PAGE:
The story’s narrator has only one memory of his childhood home. But one day, while tasting a madeleine dipped in tea, he is swept up by a nostalgic, childhood memory of having a tea-dipped madeleine with his invalid aunt.
There's nothing plain about plain cheese pizza. It's a pizza where nothing can hide. And when you do it right, people's heads explode.
I’m going to get grief for this, and that’s OK. You can believe me or not.
I have a foodie friend who’s eaten about a dozen of my pizzas in recent years. A few weeks ago, she took a bite of a plain cheese pizza I’d just made. She said, “Oh, my. Of all of your pizzas, I think this is my favorite.”
I made the same pizza again a week later and she was there. She took a bite and just groaned. Her husband took a bite and said, “This is incredible.” (The actual pizza we're talking about is the one in the photo up top: a 15-inch homemade pizza baked on steel in an old DCS home oven.)
As a home pizza maker, one of the smartest things you can do is master the plain cheese pizza. It’s such a simple pizza, some consider it not worth the effort.
Every homemade pizza is personal--and that's not about the size. Pizza is about the people in your life. (Plus, a sausage recipe.)
Here’s a warning: In this one, we’re going to be talking a lot about men making sausage.
Get all your snickering and Freudian sausage jokes out of the way now. And if you can’t do that, just leave. This is not that kind of blog. (Well not today, anyway. Probably.)
Today, the story is about Wayne. He’s been an enthusiastic pizzamaker since the beginning of Free The Pizza. He’s written fan mail about the book. He’s even sent along pizza pics.
Clearly, for him, making pizza is a joy.
Homemade pizza burnt alert! Can you char like the pros, how much char is too much--and why is it such a battle?
Let’s be clear: When you make pizza, char happens. Especially if you’re doing it the way I recommend in my book Free The Pizza. I’m a big proponent of what's known as "the broiler method" for baking pizza. But why do some folks feel that char is a war to be fought far and wide?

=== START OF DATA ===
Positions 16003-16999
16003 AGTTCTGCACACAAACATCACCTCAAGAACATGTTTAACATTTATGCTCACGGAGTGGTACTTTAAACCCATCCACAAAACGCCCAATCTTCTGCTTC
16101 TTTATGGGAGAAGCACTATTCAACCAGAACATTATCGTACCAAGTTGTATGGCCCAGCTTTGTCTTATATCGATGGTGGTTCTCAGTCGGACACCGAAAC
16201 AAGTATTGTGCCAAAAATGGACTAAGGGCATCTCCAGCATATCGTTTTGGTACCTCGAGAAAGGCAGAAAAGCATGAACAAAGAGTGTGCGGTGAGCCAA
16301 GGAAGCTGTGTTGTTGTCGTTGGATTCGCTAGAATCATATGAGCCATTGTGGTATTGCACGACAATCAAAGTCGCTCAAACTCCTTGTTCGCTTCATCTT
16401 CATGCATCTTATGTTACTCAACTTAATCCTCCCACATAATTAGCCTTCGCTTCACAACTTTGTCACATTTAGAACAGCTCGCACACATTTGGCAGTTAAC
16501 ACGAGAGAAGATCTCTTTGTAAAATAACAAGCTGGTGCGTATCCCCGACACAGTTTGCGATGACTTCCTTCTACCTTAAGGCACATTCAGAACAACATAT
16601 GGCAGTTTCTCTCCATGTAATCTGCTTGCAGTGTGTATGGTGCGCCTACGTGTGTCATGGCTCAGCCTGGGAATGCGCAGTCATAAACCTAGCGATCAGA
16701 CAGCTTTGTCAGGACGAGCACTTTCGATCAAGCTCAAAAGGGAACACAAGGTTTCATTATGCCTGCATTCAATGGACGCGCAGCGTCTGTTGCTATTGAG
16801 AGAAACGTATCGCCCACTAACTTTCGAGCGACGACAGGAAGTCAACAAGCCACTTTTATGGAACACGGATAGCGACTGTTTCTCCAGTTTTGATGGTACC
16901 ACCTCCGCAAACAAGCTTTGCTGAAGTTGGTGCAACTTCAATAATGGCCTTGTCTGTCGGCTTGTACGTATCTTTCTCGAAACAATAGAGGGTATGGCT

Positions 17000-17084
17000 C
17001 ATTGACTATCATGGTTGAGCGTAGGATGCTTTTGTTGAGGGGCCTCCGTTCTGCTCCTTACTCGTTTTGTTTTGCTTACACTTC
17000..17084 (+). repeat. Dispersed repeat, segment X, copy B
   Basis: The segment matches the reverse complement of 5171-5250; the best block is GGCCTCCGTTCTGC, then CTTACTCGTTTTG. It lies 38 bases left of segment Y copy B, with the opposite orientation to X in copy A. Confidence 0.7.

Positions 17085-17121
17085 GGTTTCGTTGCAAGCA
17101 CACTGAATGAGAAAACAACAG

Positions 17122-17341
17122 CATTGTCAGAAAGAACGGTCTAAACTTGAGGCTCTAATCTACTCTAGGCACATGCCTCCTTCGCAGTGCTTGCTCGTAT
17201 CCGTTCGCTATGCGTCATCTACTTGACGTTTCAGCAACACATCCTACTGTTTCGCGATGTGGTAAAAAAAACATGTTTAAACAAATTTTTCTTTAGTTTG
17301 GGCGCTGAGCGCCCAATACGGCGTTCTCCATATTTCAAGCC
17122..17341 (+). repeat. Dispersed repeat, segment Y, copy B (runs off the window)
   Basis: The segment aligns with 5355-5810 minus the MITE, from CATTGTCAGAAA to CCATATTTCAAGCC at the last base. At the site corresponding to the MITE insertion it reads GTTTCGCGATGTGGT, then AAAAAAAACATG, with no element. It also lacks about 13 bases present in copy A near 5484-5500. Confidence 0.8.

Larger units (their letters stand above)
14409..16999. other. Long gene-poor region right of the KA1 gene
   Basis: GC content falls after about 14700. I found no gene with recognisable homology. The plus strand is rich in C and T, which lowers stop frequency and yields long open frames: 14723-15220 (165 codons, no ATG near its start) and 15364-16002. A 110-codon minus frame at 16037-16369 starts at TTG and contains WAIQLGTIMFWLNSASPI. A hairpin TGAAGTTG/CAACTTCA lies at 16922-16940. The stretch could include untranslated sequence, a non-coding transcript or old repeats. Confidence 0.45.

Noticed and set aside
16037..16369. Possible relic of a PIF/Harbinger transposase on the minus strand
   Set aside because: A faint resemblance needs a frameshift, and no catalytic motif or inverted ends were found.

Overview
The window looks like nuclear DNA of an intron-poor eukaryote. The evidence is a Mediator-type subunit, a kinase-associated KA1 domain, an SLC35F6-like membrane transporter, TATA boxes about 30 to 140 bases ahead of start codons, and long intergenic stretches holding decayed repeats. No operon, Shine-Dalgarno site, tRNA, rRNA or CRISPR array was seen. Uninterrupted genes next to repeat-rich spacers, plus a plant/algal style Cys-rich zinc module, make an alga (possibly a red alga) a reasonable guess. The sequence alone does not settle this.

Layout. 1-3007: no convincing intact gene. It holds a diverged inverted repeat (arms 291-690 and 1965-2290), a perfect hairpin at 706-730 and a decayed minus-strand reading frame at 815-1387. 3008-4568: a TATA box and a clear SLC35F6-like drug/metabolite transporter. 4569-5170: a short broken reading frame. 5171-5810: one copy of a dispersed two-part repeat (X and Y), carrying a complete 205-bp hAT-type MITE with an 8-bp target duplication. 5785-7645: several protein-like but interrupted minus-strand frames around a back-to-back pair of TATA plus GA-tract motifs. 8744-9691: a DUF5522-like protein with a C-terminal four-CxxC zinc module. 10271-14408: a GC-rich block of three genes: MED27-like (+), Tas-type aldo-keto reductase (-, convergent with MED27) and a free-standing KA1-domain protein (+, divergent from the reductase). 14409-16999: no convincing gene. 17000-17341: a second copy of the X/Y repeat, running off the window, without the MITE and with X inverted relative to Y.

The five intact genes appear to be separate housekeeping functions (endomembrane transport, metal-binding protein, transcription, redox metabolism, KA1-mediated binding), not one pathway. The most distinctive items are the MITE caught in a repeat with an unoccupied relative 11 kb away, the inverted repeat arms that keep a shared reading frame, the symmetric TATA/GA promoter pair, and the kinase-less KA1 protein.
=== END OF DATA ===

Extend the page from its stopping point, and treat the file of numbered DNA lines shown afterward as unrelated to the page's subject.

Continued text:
Using the broiler technique gives your home oven thermodynamic characteristics similar to those of a professional pizza deck oven. And with a little practice, the result is a pizza that people love.
Char is one result of the Maillard reaction. This is the chemical reaction between amino acids and reducing sugars in cooking food. It results in (get ready) melanoidins! These are "high molecular weight heterogeneous polymers." (Yes, this will be on the quiz.) Melanoidins taste great, and you enjoy them on all kinds of foods, from pan-fried dumplings to well-seared steaks. In the Maillard process, char is a step past brown before we get to burnt.
But what about char on pizza? Do people love that? I believe so. But what is char? When is it a Maillard too far? If you’re making homemade pizza in a standard home oven, there’s a chance you don’t encounter char. That’s especially true if you’re using the bake setting only.
Mr. Bill’s Mighty Meaty Madness With Mushrooms--wild & crazy picture of a homemade pizza non-recipe you can make.
Last week, I created a pizza called Mr. Bill’s Mighty Meaty Madness With Mushrooms. It’s a tribute to Bill, a friend of ours who likes a meat-forward pizza.
Would you like the recipe? I don’t have one. And this makes people crazy. I don’t have codified recipes. I contend that pizza is not recipes. Pizza is practice.
Making pizza is not a one-time thing. You have to first learn the process of how to make a basic dough recipe, and then turn it into a pizza. Once you do that, you become a practitioner of pizza.
I can give you the closest thing I have to a recipe for Mr. Bill’s Mighty Meaty Madness With Mushrooms. And that is showing you how I developed it. (If you already know how to make pizza, you can jump ahead to the non-recipe at the bottom of this tale.)
Blaine Parker is the award-winning author of the bestselling, unusual and amusing how-to pizza book, Free The Pizza. Also known as The Pizza Geek and "Hey, Pizza Man!", Blaine is fanatical about the idea that true, pro-quality pizza can be made at home. His home. Your home. Anyone's home. After 20 years of honing his craft and making pizza in standard consumer ovens across the nation, he's sharing what he's learned with home cooks like you. Are you ready to pizza?